The most widespread concern for pet owners is fleas and ticks on dogs. These insects are most likely to strike during spring and summer although pets can pick them up throughout most of the year.
Dogs are at the highest risk of attack since they spend the most time outdoors and around areas where they are likely to pick up the parasites. The good news for pet owners is flea and tick infestations are not just treatable but also preventable.
How Fleas and Ticks Get On Your Dog
Despite your best efforts, it is possible that your dog will contract fleas or ticks since there are so many different ways to get them.
The great outdoors may be exciting for your dog but there are infinite places where ticks and fleas may be laying in wait. Potential places where your dog may pick them up include during walks around the neighborhood, at the veterinarian office, playing with other dogs, at the groomer, at boarding kennels, and even in your own back yard.
Human beings can also pick them up from their pets or in hiking areas where ticks and fleas are plentiful. These parasites are masters at hiding and can easily latch on to shoes, socks, and pant legs without detection.
They also like to feed on animals such as small rodents, raccoons, squirrels, and skunks. These animals may break into your yard despite your best efforts to secure it, and introduce the pests to your property.
Homeowners who leave pet food or water outside are likely to unwittingly attract other animals foraging for a meal. These intruders may be carrying fleas and ticks which are especially a concern if you have feral cats around your property.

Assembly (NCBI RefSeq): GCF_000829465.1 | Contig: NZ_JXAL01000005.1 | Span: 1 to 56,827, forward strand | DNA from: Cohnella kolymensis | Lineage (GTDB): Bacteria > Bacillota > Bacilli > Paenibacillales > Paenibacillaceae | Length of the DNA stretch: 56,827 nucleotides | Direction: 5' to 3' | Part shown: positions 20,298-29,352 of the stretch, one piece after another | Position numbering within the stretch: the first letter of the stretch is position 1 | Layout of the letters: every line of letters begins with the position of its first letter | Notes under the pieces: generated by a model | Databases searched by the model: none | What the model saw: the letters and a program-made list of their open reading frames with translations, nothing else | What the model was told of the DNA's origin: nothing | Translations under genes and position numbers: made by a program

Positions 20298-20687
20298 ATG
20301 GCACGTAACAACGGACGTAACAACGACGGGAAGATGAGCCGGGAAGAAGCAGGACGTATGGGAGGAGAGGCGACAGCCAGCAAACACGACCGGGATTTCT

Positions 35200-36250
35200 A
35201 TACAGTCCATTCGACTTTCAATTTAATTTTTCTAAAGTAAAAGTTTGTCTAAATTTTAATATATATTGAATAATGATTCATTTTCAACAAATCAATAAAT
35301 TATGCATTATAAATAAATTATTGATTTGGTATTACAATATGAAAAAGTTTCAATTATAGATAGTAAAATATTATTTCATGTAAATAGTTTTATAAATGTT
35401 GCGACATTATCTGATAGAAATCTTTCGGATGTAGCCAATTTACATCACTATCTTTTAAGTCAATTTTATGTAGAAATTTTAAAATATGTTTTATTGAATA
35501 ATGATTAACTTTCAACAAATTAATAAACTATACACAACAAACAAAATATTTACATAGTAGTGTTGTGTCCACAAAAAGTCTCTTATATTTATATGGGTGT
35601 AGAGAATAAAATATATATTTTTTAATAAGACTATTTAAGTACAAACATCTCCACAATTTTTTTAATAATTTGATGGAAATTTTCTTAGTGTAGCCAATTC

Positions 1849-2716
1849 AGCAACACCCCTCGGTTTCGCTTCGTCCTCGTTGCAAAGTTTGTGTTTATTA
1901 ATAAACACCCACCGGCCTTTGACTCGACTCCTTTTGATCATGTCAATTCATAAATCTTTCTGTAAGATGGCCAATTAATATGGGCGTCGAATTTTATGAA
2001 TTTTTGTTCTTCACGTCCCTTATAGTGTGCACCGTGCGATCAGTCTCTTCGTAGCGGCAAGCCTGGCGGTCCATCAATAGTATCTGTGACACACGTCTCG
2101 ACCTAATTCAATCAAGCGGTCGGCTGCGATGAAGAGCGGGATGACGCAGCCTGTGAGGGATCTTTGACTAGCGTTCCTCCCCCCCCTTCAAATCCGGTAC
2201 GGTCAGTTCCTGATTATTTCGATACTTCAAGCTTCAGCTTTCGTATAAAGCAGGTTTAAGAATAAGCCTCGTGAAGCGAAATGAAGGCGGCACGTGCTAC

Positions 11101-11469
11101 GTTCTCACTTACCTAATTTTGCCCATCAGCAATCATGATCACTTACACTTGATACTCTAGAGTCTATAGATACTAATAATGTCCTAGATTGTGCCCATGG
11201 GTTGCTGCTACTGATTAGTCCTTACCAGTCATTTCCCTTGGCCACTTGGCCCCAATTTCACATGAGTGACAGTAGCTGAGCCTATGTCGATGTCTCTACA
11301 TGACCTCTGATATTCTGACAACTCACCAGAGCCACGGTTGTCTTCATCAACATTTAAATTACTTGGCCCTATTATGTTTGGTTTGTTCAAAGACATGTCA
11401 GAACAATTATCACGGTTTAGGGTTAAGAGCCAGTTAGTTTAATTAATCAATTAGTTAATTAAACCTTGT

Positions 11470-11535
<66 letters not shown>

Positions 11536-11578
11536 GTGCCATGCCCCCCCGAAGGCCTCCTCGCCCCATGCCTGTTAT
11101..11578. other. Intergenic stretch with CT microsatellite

How to Prevent Fleas and Ticks
As the adage goes, prevention is better than cure. You don’t have to sit and wait until the next time your pet is attacked. Here are the best ways to protect your dogs from fleas and ticks.
1. Tidy Up Your Yard
Keep your lawn mowed, prune your trees and shrubs, and remove any piles of leaves as soon as possible. Ticks and fleas like to hide in tall grass, bushes and clutter so keeping a clean and neat yard will go a long way to making the environment unsuitable for the pests. I also strongly recommend that you check out our longer guide on how to keep ticks out of your yard if you live in an area susceptible to ticks.
In addition, both of these pests love to feed on wildlife, so it’s recommended to deter as many unwanted animals away from your property. Animals that may be introducing them include raccoons, coyotes, opossums, and skunks among other animals.
It’s not simply that these animals may be bringing live ticks to your yard; they may also deposit eggs which later hatch and infest your yard and pets. Every precaution you take to keep wildlife out of your yard brings you a step closer to getting rid of infestations in and around your home.
2. Use a Flea and Tick Collar
Flea and tick collars are great products for keeping ticks and fleas away from your pet. The collars release gas or other substance that is toxic to fleas but safe for your pet. The substance soaks into the animal’s fur and skin and repels or kills these pests on contact.